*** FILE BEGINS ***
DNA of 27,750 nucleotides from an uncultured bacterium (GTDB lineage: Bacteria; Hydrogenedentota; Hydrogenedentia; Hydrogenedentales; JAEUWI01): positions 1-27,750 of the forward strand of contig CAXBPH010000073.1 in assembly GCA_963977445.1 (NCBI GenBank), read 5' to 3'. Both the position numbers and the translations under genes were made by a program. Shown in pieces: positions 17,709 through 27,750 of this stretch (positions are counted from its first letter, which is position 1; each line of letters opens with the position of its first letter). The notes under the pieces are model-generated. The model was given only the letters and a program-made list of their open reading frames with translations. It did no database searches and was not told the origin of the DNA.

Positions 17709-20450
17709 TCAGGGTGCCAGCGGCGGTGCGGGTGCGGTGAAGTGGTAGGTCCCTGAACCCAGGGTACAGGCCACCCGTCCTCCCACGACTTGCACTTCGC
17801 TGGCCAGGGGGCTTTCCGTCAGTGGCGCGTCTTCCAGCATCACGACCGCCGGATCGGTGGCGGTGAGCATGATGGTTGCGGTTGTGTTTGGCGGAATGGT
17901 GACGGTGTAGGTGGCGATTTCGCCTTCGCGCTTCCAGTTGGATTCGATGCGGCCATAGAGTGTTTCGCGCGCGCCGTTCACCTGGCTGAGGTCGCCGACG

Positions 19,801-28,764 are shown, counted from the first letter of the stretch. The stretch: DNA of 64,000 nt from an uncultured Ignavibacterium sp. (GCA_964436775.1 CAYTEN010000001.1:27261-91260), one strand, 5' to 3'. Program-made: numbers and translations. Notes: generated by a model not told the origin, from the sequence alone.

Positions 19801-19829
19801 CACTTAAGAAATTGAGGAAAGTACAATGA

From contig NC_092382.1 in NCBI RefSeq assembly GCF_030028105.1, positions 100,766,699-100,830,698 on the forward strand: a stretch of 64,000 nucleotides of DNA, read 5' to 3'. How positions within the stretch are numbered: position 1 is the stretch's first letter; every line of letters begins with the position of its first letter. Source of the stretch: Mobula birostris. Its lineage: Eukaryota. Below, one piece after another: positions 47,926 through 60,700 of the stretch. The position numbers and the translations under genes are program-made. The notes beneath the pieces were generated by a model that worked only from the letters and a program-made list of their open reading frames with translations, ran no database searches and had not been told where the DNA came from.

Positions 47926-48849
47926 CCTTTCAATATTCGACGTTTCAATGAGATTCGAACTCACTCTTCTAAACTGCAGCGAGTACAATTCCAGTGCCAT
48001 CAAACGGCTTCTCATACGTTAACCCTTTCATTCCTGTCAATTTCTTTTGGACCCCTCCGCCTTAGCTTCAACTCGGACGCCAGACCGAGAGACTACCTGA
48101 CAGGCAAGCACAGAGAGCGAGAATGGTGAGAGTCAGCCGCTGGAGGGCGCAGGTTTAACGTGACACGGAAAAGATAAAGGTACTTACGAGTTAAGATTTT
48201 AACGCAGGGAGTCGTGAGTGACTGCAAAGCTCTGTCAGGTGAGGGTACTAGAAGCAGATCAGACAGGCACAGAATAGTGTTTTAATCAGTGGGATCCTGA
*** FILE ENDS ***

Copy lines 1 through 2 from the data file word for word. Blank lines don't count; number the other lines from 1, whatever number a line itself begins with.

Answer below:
DNA of 27,750 nucleotides from an uncultured bacterium (GTDB lineage: Bacteria; Hydrogenedentota; Hydrogenedentia; Hydrogenedentales; JAEUWI01): positions 1-27,750 of the forward strand of contig CAXBPH010000073.1 in assembly GCA_963977445.1 (NCBI GenBank), read 5' to 3'. Both the position numbers and the translations under genes were made by a program. Shown in pieces: positions 17,709 through 27,750 of this stretch (positions are counted from its first letter, which is position 1; each line of letters opens with the position of its first letter). The notes under the pieces are model-generated. The model was given only the letters and a program-made list of their open reading frames with translations. It did no database searches and was not told the origin of the DNA.

Positions 17709-20450